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The COVID-19 pandemic exposed Brazil to an unprecedented health, social and economic challenge, leading to a 4.1 percent GDP decline in 2020, followed by a rebound in 2021. An emerging recovery in demand, both domestic and external, and a pick-up in commodity prices are expected to push GDP growth to 5.3 percent in 2021. Rising vaccination rates also contribute to the expected improvements in growth rate. However, the path to a full recovery in the medium-term remains steep given Brazil’s preexisting structural and fiscal vulnerabilities and the impact of inflationary pressures on the economy.

Brazil has become the second country in the world in terms of absolute deaths due to COVID-19 (only behind US), and eight in terms of per capita deaths. By end-September 2021, Brazil has reached more than 590,000 confirmed COVID-19 deaths, and more than 21 million cases (third worldwide, behind US and India). While deaths and cases are now well below the peak registered in April 2021, Brazil still accounts for 16 percent of all recorded COVID-19 related deaths worldwide since the peak of March 2021. The newest and more contagious Delta variant is already spreading in the country, which raises concerns about a possible new wave of infections like the one experienced in March-May 2021, when 20 out of 27 states faced over 90% of ICU bed occupancy rate and acute shortages of critical supplies such as oxygen and sedatives. Vaccination efforts have accelerated recently, with almost 70% of the population having received its first dose by end of September 2021, though still just 40% are fully vaccinated.

The pandemic, and the related restrictions in economic activity resulted in a sharp decline of external and domestic demand while also constraining supply.  It has brought uncertainties to the macroeconomic policy framework, especially in the fiscal area, which translate into downside risks, thus calling for strong fiscal consolidation and the adoption of structural reforms, as soon as the spread of the disease is controlled.

The COVID-19 pandemic is  jeopardizing years of progress in poverty reduction and human capital accumulation. Brazil is among the LCR countries that suffered the longest spell of public schools’ closures to date, which is expected to raise learning poverty from 48 to 70 percent and to disproportionately affect the poor (remote learning benefited less than 50 percent of students in less developed regions, vs. 92 percent in richer parts of the country). As a result, the impact of COVID-19 is expected to reverse a decade-long steady improvement in the Human Capital Index (which had increased from 0.52 to 0.58 between 2007 and 2019) and calls for strong remedial acceleration policies.  To protect the poor and the most vulnerable people, the Government put forward a large, timely, targeted and time bound fiscal package focused on health spending (tests, vaccines, transfers to municipalities to strengthen health response and attend acute emergencies), social assistance (the generous social emergency transfers (Auxílio Emergencial) to 66 million individuals and the expansion of the Bolsa Familia Conditional Cash Transfer (CCT) program.), and support to firms to contain layoffs. The cost of this package was estimated at BRL 815.5 billion (US$156.8 billion), or 11.4 percent of GDP in 2020. The large fiscal stimulus limited the annual economic growth contraction in 2020 to 4.1 percent. It also served as a swift and generous temporary relief, which helped poverty go down from 19.6 percent in 2019 to 12.8 percent in 2020 (poverty rate is rate based on the US$ 5.5/day (PPP) line). However, poverty is expected to increase to 15.7 percent in 2021, even after considering the new round of emergency Auxílio Emergencial income support approved in April 2021, as the poor and vulnerable have been disproportionally affected by the COVID-19 pandemic and the labor market recovery has been weak with unemployment remaining above the pre-pandemic levels.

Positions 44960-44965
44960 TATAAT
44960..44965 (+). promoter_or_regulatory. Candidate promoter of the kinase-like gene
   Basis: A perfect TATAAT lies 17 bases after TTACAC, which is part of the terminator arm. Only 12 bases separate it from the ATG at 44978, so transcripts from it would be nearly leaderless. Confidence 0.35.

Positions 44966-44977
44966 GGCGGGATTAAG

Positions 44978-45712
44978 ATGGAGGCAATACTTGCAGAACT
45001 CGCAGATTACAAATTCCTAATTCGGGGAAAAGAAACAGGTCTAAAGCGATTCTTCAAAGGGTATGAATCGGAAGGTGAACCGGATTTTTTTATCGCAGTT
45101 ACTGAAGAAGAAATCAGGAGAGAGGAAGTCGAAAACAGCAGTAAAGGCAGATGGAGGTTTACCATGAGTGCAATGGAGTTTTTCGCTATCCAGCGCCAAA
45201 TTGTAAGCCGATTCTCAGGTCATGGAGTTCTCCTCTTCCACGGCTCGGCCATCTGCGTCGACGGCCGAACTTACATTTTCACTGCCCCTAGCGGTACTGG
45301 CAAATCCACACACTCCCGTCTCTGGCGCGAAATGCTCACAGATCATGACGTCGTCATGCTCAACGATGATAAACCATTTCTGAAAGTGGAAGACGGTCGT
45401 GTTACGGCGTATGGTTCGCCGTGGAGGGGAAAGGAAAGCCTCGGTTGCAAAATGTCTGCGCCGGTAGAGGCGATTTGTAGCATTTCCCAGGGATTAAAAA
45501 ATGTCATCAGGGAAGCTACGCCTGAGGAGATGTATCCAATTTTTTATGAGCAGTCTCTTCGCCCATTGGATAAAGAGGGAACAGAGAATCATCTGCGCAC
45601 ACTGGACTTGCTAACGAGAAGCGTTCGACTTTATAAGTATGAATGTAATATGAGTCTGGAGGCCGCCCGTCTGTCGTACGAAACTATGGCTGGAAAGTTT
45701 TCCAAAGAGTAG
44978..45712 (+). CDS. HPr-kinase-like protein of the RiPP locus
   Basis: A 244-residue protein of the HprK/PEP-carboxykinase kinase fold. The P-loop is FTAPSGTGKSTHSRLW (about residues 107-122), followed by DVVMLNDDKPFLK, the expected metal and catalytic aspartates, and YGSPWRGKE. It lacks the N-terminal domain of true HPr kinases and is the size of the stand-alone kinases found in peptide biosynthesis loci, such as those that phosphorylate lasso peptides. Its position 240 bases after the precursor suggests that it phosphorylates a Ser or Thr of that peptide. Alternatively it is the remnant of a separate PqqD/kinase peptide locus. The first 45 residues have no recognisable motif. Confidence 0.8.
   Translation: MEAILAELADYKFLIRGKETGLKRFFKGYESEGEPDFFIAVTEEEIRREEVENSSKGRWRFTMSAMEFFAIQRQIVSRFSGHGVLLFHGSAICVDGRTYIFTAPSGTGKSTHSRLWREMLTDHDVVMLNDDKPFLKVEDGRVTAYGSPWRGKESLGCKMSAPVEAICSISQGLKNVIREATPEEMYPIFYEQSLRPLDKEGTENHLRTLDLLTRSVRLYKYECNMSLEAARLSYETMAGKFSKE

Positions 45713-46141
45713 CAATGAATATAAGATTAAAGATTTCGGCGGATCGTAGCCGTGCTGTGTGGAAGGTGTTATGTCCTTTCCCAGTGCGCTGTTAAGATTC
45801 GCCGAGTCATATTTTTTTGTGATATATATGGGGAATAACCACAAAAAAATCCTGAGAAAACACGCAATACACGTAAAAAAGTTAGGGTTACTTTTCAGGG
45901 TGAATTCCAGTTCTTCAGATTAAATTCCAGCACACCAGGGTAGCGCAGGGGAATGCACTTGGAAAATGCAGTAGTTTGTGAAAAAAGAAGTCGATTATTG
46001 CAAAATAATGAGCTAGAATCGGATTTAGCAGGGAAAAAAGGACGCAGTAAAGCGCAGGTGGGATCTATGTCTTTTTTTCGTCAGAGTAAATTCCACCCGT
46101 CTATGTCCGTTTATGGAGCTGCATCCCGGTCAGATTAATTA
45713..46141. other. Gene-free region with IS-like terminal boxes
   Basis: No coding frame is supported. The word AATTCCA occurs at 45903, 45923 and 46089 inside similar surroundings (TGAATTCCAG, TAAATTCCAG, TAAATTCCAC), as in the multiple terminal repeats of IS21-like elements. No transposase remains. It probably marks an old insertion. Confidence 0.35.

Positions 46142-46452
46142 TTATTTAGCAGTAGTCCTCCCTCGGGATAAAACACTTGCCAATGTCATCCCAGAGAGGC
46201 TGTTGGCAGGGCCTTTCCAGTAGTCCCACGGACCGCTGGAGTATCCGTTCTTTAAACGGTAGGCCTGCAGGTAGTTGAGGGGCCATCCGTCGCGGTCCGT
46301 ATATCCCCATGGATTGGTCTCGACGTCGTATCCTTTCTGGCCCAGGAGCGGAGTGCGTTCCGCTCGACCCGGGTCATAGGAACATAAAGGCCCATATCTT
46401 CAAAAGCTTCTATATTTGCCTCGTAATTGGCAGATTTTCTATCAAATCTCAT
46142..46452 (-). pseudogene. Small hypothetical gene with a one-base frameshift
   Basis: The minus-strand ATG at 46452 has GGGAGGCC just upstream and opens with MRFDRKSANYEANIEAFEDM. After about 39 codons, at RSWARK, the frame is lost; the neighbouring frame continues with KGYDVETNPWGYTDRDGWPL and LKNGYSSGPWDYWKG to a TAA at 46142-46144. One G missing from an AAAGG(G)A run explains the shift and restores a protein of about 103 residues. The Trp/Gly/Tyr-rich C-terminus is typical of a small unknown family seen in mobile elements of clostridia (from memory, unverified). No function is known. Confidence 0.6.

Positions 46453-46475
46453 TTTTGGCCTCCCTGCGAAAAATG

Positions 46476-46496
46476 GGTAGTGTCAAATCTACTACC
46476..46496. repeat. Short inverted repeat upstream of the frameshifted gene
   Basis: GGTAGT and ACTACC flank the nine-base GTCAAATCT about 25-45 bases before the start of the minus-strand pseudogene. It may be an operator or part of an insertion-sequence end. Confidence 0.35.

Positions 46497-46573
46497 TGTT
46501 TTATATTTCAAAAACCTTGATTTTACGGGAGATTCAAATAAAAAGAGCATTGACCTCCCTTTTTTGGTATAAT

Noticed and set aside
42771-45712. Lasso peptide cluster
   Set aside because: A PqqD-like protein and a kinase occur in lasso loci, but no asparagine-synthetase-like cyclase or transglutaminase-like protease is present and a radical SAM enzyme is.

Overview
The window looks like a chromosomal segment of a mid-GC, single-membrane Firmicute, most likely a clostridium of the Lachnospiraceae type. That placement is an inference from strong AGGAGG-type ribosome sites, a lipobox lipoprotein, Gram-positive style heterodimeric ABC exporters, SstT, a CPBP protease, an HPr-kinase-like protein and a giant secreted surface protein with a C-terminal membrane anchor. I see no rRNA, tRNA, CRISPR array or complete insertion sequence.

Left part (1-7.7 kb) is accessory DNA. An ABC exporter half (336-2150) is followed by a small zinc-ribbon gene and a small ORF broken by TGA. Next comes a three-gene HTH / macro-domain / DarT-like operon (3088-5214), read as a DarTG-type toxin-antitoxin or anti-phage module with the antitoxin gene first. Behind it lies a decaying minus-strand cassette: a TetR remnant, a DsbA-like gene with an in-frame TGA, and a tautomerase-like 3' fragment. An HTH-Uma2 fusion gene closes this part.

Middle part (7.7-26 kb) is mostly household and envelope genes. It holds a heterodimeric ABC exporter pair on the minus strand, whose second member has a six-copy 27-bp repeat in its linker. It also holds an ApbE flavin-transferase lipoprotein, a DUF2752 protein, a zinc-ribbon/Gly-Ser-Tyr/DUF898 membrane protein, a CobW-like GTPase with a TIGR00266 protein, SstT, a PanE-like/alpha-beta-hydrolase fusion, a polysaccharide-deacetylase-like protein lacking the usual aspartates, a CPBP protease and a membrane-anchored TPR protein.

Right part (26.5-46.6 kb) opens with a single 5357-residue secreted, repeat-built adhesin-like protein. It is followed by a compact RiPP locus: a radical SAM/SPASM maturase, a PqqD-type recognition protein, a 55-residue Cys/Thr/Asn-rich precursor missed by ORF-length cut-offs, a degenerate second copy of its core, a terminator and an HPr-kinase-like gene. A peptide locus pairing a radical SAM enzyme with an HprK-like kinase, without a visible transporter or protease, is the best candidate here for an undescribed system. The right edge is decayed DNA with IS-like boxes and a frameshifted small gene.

Striking the right balance between protecting the poor and ensuring sustainable public finances, including at subnational levels, will be a key policy challenge in 2021.

Supporting the transition to a greener and more resilient growth model also remains a key challenge. Brazil is home to more than 60 percent of the Amazon rainforest, the largest tropical forest in the world and has a high share of renewables in its energy matrix, but high exposure to climate risks and deforestation call for a strong reform agenda to address these challenges. Due to the increase in deforestation emissions, Brazil is not on track to meet its NDC targets (a reduction of GHG emissions of 37% by 2025 and 43% by 2030, relative to 2005) and has yet to develop an integrated long term national strategy to achieve its climate goals. Recent reforms in the infrastructure sector, together with the administration’s renewed interest in the climate agenda, provide sound opportunities for Brazil’s green recovery and for lifting millions of Brazilians out of poverty.

Last Updated: Oct 14, 2021

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